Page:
Sung Ao sat across the fire and laughed occasionally at the two Venetians. Niccolo and Maffeo, two brothers, argued about everything from maps to lunch. The hand gestures made it especially entertaining. Chin Li, Sung Ao’s captain of the escort tried to ignore the two. He usually ate fast and excused himself saying that he had to check on the men. To be honest, he did not speak much Italian other than a few words like go, stop, and get down, so he couldn’t catch the humor. Maffeo mastered comparing apples and oranges, and often made no sense whatsoever. Niccolo mastered sarcasm as his standard response.
Sung Ao looked to the third man of the party. Marco, sometimes called Il Milione, as his father, Niccolo sometimes got called Emilio. Marco just turned twenty. He had the good sense to let the older men argue without him. He had the habit of reading and rereading the same three books they brought on the journey. More importantly, he often wrote in his diary, what Sung Ao knew would one day be transformed into a book about his travels. Sadly, Sung Ao had to avoid the young man to stay out of the book as much as possible. He tended to talk to the older men and let Chin Li ride with Marco. Both young men somehow had passable conversations in some combination of Turkic, Arabic, and Persian. They both knew some of each language.
Sung Ao knew enough Italian to communicate with the brothers. He figured Alice of Avalon filled his mind with the language, and because of that, he also figured these three Venetians had to be important to history in some sense. He got the word that he had to wait in Kashgar for Marco to arrive and escort him to the court of the Great Khan. Kublai Khan sent him with the ambassadors to the court of Chagatai in Samarkand, but he had to let that mission go. He had to wait and kept only the young commander Chin Li and his thirty men.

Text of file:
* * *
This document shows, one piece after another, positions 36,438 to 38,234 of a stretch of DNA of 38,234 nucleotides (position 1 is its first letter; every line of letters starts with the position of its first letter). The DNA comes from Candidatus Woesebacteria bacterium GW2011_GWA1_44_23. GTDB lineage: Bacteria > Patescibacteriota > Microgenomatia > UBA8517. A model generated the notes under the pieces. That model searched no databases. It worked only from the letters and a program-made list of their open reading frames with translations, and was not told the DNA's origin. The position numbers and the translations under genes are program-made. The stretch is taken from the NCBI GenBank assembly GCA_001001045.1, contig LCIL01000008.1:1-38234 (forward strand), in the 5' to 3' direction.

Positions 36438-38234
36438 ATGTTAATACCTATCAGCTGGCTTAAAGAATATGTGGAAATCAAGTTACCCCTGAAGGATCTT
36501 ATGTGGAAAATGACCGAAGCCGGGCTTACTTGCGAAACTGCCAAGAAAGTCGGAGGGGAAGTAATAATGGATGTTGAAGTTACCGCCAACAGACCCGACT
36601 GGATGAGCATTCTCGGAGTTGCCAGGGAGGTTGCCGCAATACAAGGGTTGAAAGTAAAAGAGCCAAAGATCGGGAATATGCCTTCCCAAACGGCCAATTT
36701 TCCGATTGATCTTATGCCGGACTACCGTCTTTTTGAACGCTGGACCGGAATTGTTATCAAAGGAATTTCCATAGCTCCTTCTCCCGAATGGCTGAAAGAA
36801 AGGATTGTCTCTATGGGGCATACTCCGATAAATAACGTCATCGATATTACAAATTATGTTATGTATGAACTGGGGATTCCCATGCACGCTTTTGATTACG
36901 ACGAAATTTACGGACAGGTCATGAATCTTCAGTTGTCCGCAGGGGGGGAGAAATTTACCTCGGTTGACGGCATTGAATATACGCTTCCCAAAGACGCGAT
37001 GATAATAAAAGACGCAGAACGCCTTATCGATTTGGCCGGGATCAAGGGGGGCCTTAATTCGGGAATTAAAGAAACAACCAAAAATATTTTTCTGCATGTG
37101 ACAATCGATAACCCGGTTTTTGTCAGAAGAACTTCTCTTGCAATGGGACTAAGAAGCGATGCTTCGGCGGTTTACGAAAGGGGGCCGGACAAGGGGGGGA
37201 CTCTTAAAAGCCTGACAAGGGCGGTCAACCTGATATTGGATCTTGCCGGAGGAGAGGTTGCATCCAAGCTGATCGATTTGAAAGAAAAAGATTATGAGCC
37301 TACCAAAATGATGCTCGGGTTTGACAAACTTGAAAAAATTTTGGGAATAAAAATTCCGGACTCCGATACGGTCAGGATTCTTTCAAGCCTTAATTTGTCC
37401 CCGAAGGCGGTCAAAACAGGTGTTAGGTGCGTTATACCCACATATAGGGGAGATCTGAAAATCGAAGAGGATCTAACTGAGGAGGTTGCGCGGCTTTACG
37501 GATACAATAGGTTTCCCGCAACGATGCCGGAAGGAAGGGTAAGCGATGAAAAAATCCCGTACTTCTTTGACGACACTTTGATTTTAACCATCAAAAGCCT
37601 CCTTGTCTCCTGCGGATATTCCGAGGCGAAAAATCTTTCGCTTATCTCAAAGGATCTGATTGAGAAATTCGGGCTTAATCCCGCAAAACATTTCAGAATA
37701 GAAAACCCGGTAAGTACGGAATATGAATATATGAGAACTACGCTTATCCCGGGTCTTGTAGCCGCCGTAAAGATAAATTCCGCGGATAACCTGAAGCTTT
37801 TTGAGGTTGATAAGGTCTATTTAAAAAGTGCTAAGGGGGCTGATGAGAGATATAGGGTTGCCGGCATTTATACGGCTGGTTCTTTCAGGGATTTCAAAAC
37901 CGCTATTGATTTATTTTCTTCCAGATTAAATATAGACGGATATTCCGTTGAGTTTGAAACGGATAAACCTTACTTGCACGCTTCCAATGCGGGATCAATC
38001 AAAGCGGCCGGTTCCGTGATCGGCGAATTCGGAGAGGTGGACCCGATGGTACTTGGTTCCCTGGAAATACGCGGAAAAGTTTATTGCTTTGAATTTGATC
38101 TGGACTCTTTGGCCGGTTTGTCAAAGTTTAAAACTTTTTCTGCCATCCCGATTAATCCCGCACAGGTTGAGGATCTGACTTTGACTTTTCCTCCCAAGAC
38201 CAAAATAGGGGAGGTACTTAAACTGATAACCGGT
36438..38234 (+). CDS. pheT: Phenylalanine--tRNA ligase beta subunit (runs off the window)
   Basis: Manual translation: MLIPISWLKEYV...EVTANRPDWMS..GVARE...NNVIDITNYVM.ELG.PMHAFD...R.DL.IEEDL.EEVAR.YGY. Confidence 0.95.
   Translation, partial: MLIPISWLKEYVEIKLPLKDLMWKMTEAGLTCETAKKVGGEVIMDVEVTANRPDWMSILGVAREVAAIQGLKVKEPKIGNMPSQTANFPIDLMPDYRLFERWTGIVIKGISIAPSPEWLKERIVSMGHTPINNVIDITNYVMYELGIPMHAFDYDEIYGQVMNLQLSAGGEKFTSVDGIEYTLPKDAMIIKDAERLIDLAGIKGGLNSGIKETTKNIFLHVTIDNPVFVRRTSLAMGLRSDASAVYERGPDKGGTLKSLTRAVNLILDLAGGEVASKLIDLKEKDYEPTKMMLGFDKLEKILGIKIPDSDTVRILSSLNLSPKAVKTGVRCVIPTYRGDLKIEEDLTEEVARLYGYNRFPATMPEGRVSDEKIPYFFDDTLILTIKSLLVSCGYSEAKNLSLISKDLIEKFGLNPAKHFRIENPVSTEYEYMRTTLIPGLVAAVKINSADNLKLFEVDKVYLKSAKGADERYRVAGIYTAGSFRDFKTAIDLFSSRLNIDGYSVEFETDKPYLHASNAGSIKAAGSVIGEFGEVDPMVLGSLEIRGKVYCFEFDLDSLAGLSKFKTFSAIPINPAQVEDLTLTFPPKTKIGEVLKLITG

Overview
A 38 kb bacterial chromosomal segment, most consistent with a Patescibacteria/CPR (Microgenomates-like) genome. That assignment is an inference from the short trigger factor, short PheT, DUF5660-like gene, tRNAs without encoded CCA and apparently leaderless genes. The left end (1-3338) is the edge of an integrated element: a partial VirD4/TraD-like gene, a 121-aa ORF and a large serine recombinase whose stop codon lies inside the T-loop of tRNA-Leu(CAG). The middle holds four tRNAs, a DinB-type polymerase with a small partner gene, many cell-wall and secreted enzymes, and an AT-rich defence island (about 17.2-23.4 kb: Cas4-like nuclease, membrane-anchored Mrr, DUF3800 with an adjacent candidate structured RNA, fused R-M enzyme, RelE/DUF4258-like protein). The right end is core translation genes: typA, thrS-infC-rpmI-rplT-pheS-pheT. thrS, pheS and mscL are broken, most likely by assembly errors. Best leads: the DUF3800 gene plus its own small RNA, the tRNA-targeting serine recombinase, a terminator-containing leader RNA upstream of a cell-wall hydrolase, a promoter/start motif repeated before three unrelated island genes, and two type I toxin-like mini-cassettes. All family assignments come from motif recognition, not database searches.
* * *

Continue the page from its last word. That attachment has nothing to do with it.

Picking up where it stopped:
“Time to go,” Chin Li said as he finished his lunch and stood. Marco also stood and put his book in his pouch. This time, Niccolo got in the last word, and it was a doozy. Sung Ao stood and laughed as men came to put out the fire.
The Polos and their hired men rode on horses, mostly Arabians. The twenty men of mixed middle eastern heritage with them also brought a dozen pack animals to carry their supplies. Chin Li’s men mostly rode on camels, which did not mix well with the horses. But Li had seven on horseback as well, so they moved out in what was becoming a standard formation. Two men rode out front to watch the road. Sung Ao rode beside a third man, an old friend named Jia who claimed to be Mongolian, and who acted something like a sergeant to the men. He also kindly spoke very little. Niccolo and Maffeo came next, followed by Marco and Chin Li, and the four additional men of Chin Li on horseback. Behind them were the men contracted by the Polos with their pack animals. Twenty-two poor excuses for soldiers on camels brought up the rear dragging another ten camels that served as additional pack animals for Sung Ao and his men.
They hardly got started after lunch and Chin Li pushed up to talk to Sung Ao. “I’m seeing men up in the rocks watching. This is the second day I have seen them. They appear to be marking our progress.”